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undergraduate thesis: CAM use by ST and other allied healthcare professionals in China and the United States

TitleCAM use by ST and other allied healthcare professionals in China and the United States
Authors
Issue Date2010
PublisherThe University of Hong Kong (Pokfulam, Hong Kong)
Abstract
There has been an increasing popularity in CAM globally. Allied healthcare professionals are one of the targets for consultation of recommendation of CAM by patients. Therefore, it is necessary to identify the CAM usage and recommendation pattern of allied healthcare professionals so that professionals training institutions could decide the suitability for involvement of CAM knowledge into courses. This study evaluated a series of factors which might contribute to differences in CAM usage and recommendation by allied healthcare professionals. One hundred and sixteen and 219 healthcare professionals from Hong Kong and the United States were surveyed on demographic data, personal usage and professional recommendation of CAM. Results revealed that 39% of healthcare professionals in Hong Kong and 91% in the US used CAM. 19% of professionals in Hong Kong and 70% in the US have recommended CAM to patients. In both places, around three fourth of the participants (HK: 82.3%, US: 71.2%) reported that with inadequate knowledge of CAM. The results highlighted the necessity for further education and training of allied healthcare professionals with regards to CAM use.
Description"A dissertation submitted in partial fulfillment of the requirements for the Bachelor of Science (Speech and Hearing Sciences), The University of Hong Kong, June 30, 2010."
DegreeBachelor of Science in Speech and Hearing Sciences
SubjectAlternative medicine -- China.
Alternative medicine -- United States.
Dept/ProgramSpeech and Hearing Sciences
Persistent Identifierhttp://hdl.handle.net/10722/173704

 

DC FieldValueLanguage
dc.contributor.authorHo, Yu-manen_HK
dc.contributor.author何裕民zh_HK
dc.date.accessioned2012-11-01T01:14:02Z-
dc.date.available2012-11-01T01:14:02Z-
dc.date.issued2010en_US
dc.identifier.urihttp://hdl.handle.net/10722/173704-
dc.description"A dissertation submitted in partial fulfillment of the requirements for the Bachelor of Science (Speech and Hearing Sciences), The University of Hong Kong, June 30, 2010."en_US
dc.descriptionIncludes bibliographical references (p. 29-30).en_US
dc.descriptionThesis (B.Sc)--University of Hong Kong, 2010.en_US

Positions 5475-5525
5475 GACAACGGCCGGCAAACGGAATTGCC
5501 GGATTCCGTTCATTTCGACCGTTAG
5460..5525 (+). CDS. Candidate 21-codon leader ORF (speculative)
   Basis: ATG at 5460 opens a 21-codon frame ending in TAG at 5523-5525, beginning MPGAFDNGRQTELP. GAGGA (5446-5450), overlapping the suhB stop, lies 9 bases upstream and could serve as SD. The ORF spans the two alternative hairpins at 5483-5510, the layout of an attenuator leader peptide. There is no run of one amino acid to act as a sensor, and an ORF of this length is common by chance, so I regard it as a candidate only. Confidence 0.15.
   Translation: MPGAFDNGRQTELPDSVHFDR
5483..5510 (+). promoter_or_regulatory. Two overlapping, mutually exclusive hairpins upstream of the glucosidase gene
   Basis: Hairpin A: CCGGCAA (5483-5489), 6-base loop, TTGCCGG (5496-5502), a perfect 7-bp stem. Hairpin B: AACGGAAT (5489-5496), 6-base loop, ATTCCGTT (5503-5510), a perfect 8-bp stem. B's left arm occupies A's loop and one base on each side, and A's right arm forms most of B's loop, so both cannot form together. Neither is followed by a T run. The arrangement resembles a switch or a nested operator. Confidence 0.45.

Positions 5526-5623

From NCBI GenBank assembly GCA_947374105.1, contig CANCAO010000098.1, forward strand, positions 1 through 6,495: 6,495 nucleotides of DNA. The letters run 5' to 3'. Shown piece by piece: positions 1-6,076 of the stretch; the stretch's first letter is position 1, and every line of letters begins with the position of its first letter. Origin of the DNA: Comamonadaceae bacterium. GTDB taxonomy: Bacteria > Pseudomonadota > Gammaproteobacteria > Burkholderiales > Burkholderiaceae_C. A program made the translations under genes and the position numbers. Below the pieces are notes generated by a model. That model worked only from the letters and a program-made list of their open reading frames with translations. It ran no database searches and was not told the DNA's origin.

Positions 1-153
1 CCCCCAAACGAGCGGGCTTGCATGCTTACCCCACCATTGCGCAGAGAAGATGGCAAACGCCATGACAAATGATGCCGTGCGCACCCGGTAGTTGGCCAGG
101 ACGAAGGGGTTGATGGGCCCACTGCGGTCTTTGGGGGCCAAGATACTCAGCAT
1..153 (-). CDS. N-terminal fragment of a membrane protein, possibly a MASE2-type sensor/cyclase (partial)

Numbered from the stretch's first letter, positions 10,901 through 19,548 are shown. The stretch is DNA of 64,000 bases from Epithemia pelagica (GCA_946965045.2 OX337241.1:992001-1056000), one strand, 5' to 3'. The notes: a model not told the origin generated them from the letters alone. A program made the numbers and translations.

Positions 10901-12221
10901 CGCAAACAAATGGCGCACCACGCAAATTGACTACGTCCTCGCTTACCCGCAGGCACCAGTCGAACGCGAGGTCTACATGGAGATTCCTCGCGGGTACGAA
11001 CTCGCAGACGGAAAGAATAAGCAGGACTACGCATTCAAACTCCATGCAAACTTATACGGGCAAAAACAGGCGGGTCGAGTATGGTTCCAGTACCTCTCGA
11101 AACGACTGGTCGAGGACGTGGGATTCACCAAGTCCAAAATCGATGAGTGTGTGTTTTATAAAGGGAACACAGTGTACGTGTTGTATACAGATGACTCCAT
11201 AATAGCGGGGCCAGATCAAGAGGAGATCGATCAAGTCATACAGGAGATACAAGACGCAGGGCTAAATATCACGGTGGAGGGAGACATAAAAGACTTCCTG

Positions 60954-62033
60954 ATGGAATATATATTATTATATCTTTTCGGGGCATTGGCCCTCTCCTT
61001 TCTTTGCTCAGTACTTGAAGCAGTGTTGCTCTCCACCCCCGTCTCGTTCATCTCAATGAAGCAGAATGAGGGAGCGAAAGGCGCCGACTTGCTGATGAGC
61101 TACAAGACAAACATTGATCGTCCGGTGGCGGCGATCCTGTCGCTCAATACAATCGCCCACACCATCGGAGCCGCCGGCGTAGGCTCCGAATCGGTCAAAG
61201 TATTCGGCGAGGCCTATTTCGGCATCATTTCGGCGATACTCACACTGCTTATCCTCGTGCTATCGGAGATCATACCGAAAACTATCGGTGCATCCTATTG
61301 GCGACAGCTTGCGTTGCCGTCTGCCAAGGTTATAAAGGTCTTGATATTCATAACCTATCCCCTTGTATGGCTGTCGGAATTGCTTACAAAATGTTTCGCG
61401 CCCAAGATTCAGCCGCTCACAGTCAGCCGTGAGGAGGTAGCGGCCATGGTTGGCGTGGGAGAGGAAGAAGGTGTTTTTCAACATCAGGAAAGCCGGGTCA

dc.description.abstractThere has been an increasing popularity in CAM globally. Allied healthcare professionals are one of the targets for consultation of recommendation of CAM by patients. Therefore, it is necessary to identify the CAM usage and recommendation pattern of allied healthcare professionals so that professionals training institutions could decide the suitability for involvement of CAM knowledge into courses. This study evaluated a series of factors which might contribute to differences in CAM usage and recommendation by allied healthcare professionals. One hundred and sixteen and 219 healthcare professionals from Hong Kong and the United States were surveyed on demographic data, personal usage and professional recommendation of CAM. Results revealed that 39% of healthcare professionals in Hong Kong and 91% in the US used CAM. 19% of professionals in Hong Kong and 70% in the US have recommended CAM to patients. In both places, around three fourth of the participants (HK: 82.3%, US: 71.2%) reported that with inadequate knowledge of CAM. The results highlighted the necessity for further education and training of allied healthcare professionals with regards to CAM use.en_US
dc.languageengen_US
dc.publisherThe University of Hong Kong (Pokfulam, Hong Kong)en_US
dc.rightsCreative Commons: Attribution 3.0 Hong Kong Licenseen_US
dc.rightsThe author retains all proprietary rights, (such as patent rights) and the right to use in future works.en_US
dc.subject.lcshAlternative medicine -- China.en_US
dc.subject.lcshAlternative medicine -- United States.en_US
dc.titleCAM use by ST and other allied healthcare professionals in China and the United Statesen_HK
dc.typeUG_Thesisen_US
dc.identifier.hkulb4813030en_US
dc.description.thesisnameBachelor of Science in Speech and Hearing Sciencesen_US
dc.description.thesislevelbachelor'sen_US
dc.description.thesisdisciplineSpeech and Hearing Sciencesen_US
dc.description.naturepublished_or_final_versionen_US

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